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Occupy Homes: Will Taking the Fight to Foreclosed Houses Unleash More Police Violence?

Some worry that camping on private property may invite more extreme police attacks.

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Max Rameau, who helped found the group, tells AlterNet it's the banks that are occupying homes, while groups like TBL "liberate them for use by human beings." The group brings lots of bodies to its actions, says Rameau, so "police have difficult decisions to make. What are they willing to do on camera?"

Protesters affiliated with the group take over a piece of property, refurbish it and move a family in. Their efforts are usually met with support by neighbors, says Rameau. Or they'll rally protesters to come to the aid of someone about to get kicked out of their home, forming human chains to keep out the sheriff's deputies charged with carrying out the eviction. 

The group has been successful in getting speedy foreclosures and evictions a second look. They help elderly people who may have been preyed upon by the big banks, raising hell on their lawns until the media show up. If enough media attention lands on the case, a local politician will occasionally get involved and personally oversee negotiations between residents and banks.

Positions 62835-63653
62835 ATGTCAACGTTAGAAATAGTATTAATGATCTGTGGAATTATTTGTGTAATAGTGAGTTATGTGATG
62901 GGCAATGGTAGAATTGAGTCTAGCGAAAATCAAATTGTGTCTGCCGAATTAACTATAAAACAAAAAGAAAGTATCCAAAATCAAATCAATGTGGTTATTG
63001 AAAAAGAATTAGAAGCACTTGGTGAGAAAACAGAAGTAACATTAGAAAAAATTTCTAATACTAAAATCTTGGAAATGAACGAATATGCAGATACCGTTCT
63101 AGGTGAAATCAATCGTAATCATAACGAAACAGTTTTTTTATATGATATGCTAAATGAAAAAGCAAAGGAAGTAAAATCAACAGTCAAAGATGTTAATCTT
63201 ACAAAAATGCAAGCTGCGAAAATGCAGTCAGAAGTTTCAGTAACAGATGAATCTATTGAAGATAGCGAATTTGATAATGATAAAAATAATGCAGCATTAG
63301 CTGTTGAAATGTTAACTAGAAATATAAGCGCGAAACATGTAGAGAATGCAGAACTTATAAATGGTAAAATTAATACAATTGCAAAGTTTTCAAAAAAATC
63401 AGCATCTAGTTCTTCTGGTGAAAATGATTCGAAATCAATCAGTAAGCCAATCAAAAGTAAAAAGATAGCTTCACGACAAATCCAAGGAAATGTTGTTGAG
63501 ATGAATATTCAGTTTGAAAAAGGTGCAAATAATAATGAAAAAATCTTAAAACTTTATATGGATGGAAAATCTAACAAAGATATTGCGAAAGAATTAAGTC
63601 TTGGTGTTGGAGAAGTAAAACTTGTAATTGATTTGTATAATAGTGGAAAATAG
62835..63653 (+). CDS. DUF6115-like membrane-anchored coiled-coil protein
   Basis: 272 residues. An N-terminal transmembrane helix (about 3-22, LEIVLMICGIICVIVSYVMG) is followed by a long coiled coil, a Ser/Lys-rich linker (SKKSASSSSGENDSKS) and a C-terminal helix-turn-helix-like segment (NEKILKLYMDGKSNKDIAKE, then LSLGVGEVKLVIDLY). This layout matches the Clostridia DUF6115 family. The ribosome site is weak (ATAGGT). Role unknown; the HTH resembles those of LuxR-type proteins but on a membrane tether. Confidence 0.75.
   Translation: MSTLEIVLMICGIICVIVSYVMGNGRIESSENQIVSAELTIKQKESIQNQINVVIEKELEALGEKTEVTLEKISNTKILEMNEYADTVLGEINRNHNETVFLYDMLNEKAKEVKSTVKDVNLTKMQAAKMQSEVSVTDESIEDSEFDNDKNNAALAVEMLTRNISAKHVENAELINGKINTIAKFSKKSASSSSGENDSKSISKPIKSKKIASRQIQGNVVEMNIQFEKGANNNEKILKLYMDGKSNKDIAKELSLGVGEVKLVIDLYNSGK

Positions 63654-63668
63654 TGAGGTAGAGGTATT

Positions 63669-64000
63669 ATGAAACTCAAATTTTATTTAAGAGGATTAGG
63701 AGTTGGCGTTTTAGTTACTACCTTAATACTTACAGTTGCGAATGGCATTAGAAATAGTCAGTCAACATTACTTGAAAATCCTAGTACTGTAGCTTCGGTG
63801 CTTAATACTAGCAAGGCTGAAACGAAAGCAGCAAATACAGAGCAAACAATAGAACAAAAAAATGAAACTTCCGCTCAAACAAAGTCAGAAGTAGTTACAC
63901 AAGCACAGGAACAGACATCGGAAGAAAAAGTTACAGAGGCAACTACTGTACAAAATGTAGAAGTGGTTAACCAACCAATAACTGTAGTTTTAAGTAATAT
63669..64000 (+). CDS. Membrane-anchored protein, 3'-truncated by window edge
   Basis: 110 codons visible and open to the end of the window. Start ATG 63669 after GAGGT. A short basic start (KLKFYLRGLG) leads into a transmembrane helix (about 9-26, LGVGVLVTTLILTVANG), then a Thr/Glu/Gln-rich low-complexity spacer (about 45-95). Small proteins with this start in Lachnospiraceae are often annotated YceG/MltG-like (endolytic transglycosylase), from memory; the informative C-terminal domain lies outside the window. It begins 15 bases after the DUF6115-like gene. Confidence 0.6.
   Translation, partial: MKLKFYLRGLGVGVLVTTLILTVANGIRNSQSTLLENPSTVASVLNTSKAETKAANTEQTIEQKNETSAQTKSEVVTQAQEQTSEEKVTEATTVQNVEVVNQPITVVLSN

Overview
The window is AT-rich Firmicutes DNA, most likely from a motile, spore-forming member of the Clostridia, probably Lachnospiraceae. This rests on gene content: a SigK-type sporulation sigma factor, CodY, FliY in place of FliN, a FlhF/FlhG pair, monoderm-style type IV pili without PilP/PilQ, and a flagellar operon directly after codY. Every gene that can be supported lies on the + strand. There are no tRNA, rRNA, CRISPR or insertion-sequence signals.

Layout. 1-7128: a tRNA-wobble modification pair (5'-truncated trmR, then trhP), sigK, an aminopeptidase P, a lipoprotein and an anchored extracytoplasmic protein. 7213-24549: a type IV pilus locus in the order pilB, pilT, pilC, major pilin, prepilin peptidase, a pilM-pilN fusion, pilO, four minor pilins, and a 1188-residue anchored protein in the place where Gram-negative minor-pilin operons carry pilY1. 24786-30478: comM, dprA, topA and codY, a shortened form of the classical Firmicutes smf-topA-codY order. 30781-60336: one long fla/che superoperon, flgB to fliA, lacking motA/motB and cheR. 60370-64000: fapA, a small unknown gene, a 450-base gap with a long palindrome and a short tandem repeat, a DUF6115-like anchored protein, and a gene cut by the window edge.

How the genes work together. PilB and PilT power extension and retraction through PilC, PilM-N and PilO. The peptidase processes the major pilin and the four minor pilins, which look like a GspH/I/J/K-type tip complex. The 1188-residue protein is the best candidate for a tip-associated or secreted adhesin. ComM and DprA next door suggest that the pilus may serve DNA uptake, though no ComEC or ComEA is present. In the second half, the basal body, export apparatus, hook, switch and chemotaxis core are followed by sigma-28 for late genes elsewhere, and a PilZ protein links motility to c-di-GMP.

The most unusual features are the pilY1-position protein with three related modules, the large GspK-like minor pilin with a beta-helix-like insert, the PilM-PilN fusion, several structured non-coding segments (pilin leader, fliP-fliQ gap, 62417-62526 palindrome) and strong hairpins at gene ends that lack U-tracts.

Rameau says that although the actions often lead to arrests, police are generally mindful of the optics of manhandling octogenarians in the age of cell phone cameras. However, he believes that if the tactics of "occupying" property continue to grow, in part thanks to actions taken by the Occupy movement, we'd likely see more extreme efforts by law enforcement to shut them down.

"We expect as we take back land, and it grows in number and size, and the impact on banks becomes bigger ... the finance industry to push the government to crack down." The government, he argues, is likely to oblige. "We are fully expecting a crackdown to come."

Tana Ganeva is AlterNet's managing editor. Follow her on Twitter or email her at tana@alternet.org.

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